The records however ring very familiar to snooker. In Formula One, only one driver can claim to have seven World titles, while in snooker, the same is true in terms of Crucible wins (Schumacher-Hendry).
In second place more often than not, in terms of race wins, fastest laps, podiums etc. comes Alain Prost. He is a four time World Champion, but what's more, opinion of him would not suggest that. He is often labelled as a 'professor', astute and, at times, boring in many opinions. Very often however, he got the better of his main rival. See what I'm getting at?
Far more highly thought of, as far as I could gather, is the awesomely talented Ayrton Senna. He won three world titles, was extravagent in what he did and possessed an other worldly sort of personality that raised eyebrows everywhere he went. His talent has put him ahead of the more succesful Prost in many, many greatest ever lists.
To top it all off, their was a very talented Brit, a nice guy that everyone loved and racked up a plethora of wins. Won fuckall world titles, though there were plenty worse drivers who did just that. Stirling Moss, meet your cousin Jimmy White.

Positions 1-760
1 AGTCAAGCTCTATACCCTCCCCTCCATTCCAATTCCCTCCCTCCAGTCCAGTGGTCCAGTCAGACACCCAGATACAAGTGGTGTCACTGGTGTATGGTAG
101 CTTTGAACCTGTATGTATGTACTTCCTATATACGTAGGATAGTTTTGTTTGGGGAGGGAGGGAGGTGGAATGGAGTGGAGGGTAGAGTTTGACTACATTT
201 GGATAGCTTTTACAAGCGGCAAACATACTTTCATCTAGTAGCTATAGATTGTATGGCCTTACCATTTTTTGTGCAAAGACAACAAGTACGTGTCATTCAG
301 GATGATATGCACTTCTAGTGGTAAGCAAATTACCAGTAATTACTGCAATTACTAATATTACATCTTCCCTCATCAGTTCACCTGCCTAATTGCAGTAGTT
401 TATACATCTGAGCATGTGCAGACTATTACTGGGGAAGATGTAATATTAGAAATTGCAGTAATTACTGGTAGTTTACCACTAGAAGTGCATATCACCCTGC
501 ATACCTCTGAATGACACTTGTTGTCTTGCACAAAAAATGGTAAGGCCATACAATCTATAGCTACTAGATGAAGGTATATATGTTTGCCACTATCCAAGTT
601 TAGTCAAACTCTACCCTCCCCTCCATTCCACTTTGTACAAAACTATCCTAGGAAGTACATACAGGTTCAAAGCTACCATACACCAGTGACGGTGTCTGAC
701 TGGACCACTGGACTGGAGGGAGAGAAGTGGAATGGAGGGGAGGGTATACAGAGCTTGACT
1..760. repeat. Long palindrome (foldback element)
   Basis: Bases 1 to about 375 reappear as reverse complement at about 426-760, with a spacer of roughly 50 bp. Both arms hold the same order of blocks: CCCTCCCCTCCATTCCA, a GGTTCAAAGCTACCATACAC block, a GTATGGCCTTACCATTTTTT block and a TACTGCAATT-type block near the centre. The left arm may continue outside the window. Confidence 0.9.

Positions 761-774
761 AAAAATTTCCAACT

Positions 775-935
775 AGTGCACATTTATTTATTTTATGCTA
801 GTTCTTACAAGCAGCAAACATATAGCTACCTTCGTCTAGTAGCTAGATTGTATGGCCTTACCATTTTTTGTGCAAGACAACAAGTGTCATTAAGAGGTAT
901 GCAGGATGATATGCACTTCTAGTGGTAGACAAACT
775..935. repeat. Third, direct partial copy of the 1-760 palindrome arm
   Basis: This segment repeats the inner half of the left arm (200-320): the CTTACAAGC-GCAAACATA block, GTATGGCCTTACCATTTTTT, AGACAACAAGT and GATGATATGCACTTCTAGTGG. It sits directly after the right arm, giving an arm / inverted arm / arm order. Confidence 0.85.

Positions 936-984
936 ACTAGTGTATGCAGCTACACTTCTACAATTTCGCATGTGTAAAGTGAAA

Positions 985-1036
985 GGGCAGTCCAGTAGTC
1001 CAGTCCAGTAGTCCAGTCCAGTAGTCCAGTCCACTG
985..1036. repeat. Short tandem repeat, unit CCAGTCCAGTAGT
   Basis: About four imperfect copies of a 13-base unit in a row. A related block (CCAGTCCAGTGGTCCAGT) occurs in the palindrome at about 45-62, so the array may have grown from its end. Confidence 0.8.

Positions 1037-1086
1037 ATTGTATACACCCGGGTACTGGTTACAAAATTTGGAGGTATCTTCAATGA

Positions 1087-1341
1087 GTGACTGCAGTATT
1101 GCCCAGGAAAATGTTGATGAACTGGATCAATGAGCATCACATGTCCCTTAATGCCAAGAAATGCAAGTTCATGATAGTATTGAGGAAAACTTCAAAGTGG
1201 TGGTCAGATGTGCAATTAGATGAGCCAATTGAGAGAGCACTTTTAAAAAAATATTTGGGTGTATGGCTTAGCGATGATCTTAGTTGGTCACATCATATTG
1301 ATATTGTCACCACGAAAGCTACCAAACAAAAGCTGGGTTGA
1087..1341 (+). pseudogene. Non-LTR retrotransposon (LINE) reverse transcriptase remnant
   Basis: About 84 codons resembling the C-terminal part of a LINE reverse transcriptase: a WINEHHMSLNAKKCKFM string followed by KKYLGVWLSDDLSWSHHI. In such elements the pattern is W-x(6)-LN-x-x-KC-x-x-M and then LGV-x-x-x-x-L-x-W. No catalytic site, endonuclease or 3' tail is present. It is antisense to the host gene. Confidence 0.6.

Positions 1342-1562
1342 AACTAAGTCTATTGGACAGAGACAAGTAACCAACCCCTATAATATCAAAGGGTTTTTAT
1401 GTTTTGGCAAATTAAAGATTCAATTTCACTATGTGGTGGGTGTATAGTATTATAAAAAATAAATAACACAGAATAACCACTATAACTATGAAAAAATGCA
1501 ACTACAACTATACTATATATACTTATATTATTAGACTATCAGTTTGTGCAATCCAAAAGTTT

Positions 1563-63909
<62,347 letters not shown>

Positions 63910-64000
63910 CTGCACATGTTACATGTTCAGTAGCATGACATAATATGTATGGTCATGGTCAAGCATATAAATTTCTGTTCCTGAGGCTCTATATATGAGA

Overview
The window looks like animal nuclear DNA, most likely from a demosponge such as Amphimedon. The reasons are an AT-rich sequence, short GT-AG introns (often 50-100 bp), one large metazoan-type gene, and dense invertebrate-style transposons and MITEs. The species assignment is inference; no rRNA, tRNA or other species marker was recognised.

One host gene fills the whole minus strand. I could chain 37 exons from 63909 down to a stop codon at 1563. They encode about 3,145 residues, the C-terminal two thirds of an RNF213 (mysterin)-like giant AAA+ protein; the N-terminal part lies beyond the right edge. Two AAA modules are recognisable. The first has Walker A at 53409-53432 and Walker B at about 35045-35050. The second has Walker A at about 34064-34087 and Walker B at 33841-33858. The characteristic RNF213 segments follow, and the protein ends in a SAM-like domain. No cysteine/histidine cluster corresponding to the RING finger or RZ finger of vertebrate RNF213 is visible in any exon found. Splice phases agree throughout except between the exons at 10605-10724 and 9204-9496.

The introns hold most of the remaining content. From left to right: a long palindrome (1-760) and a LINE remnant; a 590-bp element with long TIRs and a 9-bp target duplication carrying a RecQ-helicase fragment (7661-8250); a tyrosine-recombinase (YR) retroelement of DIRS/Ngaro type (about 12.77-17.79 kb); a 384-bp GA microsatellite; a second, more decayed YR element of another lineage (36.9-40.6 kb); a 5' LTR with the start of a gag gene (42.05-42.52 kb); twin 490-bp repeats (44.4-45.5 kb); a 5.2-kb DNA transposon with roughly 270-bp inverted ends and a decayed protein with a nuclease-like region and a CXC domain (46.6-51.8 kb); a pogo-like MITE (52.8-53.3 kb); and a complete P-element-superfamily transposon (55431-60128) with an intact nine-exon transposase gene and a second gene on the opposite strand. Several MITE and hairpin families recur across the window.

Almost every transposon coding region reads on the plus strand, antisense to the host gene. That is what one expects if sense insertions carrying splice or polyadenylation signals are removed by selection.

So what does all this mean? Well, even I'm not entirely sure, but I'll say this: I think titles count too much in the eyes of many snooker fans in judging the greatest players. It doesn't seem to work that way in Formula One, where drivers such as Senna, Clark, Moss and to a lesser extent Ascari, Raikkonen, Hakkinen, Gilles Villeneuve & Ronnie Peterson are hoisted aloft on the grounds of their inate talent.
History has a strange way of working itself out. Fans who judge on ability rather than titles tend to be scorned. Higgins is being judged as the greatest of his era already by many, and the second best of all time. But I'm still not convinced.
Anyway, it only shows how opinions work. Everyone's got one, that's the beauty and the beast of it
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